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Older men who receive testosterone replacement therapy because of low testosterone are no more likely to get prostate cancer than similarly aged men not receiving testosterone, according to a recent study. The results will be presented at The Endocrine Society’s 90th Annual Meeting in San Francisco.
Prostate cancer is a concern regarding testosterone therapy in older men, said lead author Aksam Yassin, MD, PhD, of the Clinic for Urology and Andrology of the Segeberger Clinics in Norderstedt, Germany. “Testosterone treatment stimulates the growth of an existing prostate cancer, but there is no evidence that it causes this type of cancer,” he said.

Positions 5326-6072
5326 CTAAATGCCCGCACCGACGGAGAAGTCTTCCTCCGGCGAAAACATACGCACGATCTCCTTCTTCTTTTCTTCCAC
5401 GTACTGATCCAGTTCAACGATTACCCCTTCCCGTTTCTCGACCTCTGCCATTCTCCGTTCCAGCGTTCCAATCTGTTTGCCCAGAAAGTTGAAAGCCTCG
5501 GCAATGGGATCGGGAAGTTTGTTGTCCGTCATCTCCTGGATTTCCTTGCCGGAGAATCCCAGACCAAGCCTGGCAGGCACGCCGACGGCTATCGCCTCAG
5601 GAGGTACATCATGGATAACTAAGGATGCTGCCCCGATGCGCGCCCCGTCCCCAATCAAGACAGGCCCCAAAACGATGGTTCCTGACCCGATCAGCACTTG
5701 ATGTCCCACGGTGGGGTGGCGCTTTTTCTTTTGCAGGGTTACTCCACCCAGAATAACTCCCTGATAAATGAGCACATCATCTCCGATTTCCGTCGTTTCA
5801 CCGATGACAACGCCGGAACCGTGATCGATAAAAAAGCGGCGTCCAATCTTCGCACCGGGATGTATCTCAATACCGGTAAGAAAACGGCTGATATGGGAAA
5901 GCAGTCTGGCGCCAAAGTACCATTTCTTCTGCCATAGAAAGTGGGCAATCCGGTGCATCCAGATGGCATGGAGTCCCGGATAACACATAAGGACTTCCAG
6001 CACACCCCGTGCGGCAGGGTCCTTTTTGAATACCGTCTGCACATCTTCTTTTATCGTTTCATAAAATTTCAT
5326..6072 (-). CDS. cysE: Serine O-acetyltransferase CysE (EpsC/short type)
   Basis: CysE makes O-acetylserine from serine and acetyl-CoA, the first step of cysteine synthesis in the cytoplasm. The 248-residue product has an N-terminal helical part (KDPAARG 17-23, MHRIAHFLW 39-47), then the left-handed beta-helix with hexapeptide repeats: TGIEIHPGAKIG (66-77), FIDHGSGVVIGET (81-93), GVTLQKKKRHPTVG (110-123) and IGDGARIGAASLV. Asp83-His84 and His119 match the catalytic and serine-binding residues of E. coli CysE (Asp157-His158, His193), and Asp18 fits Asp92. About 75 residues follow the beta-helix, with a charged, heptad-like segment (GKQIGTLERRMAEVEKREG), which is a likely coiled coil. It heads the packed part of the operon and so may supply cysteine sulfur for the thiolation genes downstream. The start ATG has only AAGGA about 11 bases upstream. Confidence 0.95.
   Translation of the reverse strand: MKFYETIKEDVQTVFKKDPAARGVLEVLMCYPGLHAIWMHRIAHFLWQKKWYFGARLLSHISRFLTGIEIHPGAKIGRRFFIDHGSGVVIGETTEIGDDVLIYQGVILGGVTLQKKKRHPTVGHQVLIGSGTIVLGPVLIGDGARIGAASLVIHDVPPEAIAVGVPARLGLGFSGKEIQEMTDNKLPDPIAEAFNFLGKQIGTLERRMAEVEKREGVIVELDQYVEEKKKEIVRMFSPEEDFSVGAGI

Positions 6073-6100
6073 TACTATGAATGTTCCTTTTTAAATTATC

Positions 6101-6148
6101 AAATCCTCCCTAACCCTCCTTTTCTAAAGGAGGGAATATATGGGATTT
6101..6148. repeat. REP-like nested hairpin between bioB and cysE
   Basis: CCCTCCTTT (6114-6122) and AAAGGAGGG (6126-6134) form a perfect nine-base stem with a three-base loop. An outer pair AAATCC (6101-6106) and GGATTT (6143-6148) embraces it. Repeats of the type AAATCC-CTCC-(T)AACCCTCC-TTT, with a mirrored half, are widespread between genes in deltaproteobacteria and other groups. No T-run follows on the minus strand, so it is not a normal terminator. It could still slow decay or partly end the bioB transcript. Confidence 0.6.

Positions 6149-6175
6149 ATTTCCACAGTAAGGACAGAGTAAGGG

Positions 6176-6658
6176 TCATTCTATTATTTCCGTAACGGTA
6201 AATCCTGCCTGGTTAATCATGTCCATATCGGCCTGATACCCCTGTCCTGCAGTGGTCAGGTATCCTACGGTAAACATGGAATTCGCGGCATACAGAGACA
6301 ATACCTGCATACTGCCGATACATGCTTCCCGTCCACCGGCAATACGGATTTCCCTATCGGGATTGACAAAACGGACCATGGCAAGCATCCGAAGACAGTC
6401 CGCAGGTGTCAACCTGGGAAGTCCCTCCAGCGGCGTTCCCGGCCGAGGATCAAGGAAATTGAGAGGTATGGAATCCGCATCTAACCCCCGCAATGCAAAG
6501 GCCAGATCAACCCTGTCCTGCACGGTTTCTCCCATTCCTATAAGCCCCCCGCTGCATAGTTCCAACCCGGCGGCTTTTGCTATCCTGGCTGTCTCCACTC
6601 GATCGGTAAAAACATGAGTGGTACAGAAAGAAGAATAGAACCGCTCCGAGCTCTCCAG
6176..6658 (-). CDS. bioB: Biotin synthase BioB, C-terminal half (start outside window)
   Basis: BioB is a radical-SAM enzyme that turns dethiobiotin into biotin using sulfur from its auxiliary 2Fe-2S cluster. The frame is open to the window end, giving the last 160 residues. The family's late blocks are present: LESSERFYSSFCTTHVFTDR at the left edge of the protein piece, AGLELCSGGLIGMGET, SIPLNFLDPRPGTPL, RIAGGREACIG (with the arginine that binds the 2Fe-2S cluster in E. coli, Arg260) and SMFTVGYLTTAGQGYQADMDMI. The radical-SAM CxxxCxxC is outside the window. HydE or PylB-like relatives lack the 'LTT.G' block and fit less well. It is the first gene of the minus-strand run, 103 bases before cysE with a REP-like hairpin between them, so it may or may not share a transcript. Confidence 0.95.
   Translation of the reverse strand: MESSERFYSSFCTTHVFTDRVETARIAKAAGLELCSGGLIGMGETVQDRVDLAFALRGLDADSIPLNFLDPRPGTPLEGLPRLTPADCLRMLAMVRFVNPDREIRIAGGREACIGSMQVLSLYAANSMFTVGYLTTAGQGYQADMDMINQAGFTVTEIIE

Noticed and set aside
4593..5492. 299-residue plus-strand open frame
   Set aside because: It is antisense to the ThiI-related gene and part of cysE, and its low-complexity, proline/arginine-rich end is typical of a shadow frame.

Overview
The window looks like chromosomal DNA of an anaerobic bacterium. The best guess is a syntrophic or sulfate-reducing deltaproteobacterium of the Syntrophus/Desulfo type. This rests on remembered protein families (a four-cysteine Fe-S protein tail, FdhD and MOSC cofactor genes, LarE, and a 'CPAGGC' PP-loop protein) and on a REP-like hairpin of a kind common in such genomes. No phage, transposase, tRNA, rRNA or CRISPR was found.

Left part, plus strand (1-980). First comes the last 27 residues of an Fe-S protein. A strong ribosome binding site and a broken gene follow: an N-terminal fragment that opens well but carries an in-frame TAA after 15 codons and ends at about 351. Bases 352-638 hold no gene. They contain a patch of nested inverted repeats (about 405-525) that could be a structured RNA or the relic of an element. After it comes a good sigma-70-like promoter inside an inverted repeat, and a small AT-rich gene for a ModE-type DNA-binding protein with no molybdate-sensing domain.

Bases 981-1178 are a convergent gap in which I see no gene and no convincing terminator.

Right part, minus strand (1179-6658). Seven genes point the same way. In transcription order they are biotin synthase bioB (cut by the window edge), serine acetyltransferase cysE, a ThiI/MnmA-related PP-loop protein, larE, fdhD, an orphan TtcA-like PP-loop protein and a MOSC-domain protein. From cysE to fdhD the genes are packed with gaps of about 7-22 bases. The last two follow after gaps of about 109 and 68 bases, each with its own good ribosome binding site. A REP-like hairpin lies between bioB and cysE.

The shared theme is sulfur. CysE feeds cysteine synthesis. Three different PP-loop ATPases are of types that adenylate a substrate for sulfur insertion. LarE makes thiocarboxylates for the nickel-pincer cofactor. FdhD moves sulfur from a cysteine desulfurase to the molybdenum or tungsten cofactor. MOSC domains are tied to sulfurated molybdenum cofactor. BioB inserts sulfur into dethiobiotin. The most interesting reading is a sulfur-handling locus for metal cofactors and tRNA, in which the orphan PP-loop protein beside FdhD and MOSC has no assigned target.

The risk of prostate cancer and testosterone deficiency increases with age. Therefore, it is possible that a prostate cancer may occur in an older man during testosterone replacement therapy, which is unrelated to treatment, Dr Yassin said.
His research, performed with scientists from Germany and the United Arab Emirates, aimed to determine if prostate cancer occurs more often with testosterone replacement therapy in men over 50.
The study comprised 154 patients received testosterone injections in a hospital clinic in Bremerhaven, Germany. Testosterone was a slow-release form called testosterone undecanoate (brand name Nebido).
“There is increasing evidence that testosterone replacement therapy in testosterone-deficient men can improve their symptoms, such as decreased bone and muscle mass and low sex drive and depression,” said Dr Yassin.
“In view of the many benefits of treatment and the results of our study, we believe it is acceptably safe to treat older men with testosterone if there is a good reason for treatment.”